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Digital Age Education requires constant re-evaluations (Why 1:1, Why Apple?)

Posted by jturner56 on August 25, 2013

This week sees us preparing for the annual start-up of the 1:1 laptop program for all grade 5 students. As the first school in the area that went 1:1, with students buying and managing their own laptop from Grade 5 onwards, there is much to be proud of right through to Grade 12.

Nevertheless, any digital age organisation should be continually evaluating it’s digital approach as the winds of technological change blow harder than ever before. As part of this, conversations with parents identified two main questions which will be addressed at the roll-out, and which I share today.

The first is: why 1:1?

1:1, where each student has their own digital learning tool / learning environment, has going on 25 years as an in-school approach, and has been constantly under the microscope for a variety of reasons. Happy to go in-depth on the history some other time, but from the perspective of the Grade 5 introduction the following underpins our belief in 1:1:

  • learning in the digital age requires an at-hand digital learning environment,
  • such an environment supports personalised learning pathways and interests,
  • information access has been re-defined by the web,
  • so too tool digital resources from Twitter to VLEs,
  • schools have a role to play in ensuring digital skills and digital citizenship are provided for all students to be members of a valued community,
  • cognitive development in the digital age is intrinsically linked to an individual’s digital experiences. One only has to compare new students with limited or negligible computer backgrounds to those with strong experiences in 1:1 programs.
  • collaborative learning spaces, underpinned by personal digital learning devices, provide strong learning opportunities,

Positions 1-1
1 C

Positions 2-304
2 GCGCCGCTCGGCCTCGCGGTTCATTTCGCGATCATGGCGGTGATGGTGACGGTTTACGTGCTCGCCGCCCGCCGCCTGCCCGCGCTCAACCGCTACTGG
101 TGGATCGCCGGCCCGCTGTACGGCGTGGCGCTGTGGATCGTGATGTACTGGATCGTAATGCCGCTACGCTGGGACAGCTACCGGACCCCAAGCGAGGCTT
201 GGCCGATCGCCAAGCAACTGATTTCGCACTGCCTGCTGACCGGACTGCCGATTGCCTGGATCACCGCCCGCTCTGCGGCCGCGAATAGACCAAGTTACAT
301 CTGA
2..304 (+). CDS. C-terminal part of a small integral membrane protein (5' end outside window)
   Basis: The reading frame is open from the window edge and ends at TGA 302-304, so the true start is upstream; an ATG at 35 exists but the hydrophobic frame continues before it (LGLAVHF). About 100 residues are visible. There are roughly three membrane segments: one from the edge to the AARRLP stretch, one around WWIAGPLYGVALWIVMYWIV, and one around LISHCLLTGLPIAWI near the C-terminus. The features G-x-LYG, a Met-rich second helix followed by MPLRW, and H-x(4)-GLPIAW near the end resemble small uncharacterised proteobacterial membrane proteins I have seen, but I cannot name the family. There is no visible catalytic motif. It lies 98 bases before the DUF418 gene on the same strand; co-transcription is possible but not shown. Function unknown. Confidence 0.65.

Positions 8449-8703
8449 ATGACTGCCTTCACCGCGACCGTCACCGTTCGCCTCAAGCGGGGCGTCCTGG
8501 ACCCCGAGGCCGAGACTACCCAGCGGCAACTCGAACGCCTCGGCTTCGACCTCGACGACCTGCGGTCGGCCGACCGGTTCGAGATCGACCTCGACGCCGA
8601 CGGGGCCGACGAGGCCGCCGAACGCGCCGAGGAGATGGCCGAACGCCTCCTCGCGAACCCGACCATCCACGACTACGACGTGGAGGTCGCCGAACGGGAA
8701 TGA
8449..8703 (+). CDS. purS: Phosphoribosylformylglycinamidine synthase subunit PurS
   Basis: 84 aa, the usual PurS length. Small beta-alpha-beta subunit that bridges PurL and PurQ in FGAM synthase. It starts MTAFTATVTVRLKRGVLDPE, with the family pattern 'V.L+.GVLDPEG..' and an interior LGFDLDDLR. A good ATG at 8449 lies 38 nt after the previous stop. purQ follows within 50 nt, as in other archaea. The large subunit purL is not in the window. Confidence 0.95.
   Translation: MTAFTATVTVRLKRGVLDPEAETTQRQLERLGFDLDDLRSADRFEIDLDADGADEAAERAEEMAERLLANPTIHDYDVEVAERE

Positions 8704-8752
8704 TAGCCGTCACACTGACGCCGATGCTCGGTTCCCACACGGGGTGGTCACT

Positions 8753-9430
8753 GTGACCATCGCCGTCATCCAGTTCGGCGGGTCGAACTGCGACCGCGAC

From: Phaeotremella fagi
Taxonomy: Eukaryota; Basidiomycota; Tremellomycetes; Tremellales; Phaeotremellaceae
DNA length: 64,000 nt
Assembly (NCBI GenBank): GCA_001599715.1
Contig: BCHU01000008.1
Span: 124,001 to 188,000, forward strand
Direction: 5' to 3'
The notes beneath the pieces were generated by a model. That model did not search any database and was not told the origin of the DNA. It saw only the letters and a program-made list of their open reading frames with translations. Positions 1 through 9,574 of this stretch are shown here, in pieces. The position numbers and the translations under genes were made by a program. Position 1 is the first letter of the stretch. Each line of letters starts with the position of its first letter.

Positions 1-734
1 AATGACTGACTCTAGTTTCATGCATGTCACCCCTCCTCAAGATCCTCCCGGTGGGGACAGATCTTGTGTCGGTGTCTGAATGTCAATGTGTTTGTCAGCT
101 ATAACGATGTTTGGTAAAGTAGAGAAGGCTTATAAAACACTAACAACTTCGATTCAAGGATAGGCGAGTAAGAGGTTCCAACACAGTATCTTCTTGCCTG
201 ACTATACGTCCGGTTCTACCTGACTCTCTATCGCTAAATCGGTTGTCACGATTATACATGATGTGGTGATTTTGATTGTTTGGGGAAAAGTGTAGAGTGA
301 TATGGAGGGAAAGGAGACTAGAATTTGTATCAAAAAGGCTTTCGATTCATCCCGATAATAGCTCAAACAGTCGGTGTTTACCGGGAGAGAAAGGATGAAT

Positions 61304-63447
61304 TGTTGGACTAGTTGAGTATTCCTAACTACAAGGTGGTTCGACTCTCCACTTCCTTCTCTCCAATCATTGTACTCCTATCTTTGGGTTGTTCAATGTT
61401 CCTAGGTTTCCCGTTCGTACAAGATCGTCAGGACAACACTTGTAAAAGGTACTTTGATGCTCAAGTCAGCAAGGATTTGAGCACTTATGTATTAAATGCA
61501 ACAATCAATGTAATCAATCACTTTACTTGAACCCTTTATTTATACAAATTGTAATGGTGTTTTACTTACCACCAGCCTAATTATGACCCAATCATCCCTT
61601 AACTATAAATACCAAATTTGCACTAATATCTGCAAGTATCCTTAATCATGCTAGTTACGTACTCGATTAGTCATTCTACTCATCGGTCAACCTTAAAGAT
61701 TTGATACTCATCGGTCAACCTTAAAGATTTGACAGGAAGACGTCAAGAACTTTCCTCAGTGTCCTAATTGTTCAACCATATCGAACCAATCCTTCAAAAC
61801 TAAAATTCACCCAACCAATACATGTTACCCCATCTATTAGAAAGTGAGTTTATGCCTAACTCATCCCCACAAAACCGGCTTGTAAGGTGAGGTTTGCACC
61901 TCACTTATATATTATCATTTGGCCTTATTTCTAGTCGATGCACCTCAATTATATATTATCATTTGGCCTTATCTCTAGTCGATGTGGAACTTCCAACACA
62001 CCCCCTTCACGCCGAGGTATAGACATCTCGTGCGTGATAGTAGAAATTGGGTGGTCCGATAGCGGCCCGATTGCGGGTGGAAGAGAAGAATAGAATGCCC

• finally, access to wider audiences provides communication, feedback and connections hitherto unavailable.

In short, I could not see an educational approach without a personalised digital device as appropriate for the digital age (but concur with this within a balanced, socially progressive culture).

A question arising from this in our case is: why Apple?

The school uses Apple laptops for a variety of reasons. These include

  • learning productivity due to efficiencies in minimising downtime,
  • media reliability and power,
  • upkeep costs,
  • availability of creative tools through iWorks and iLife
  • consistency of tools
  • network ROI, and
  • inter-operability with Cloud, Mobile etc.

I could, of course, also argue from viewpoint of alternative technologies (and indeed have taught with Windows and even Linux). Similar contentions re iPads could also be made. This later consideration being of emerging importance, although the most recent review reinforced the laptop value from Grade 5 upwards. A school new to such considerations may find otherwise.

The point being that community expertise is a strong base for continuing use, and our school has such a strong base, but dangerous if used as the sole basis.

Technology is not the issue, even if we are happy to continue with our relationship with Apple. This, though, is under the same reviews as those that have seen our email system recently replaced by Gmail, a differentiated-stationed approach to iPads in early years, and an emerging evolutionary approach to BYO.

So any worthwhile school will always be re-evaluating against its core values and objectives; which should include considering the learning potential of new technologies across three related levels: centralised, curriculum and choice. More on this next week.

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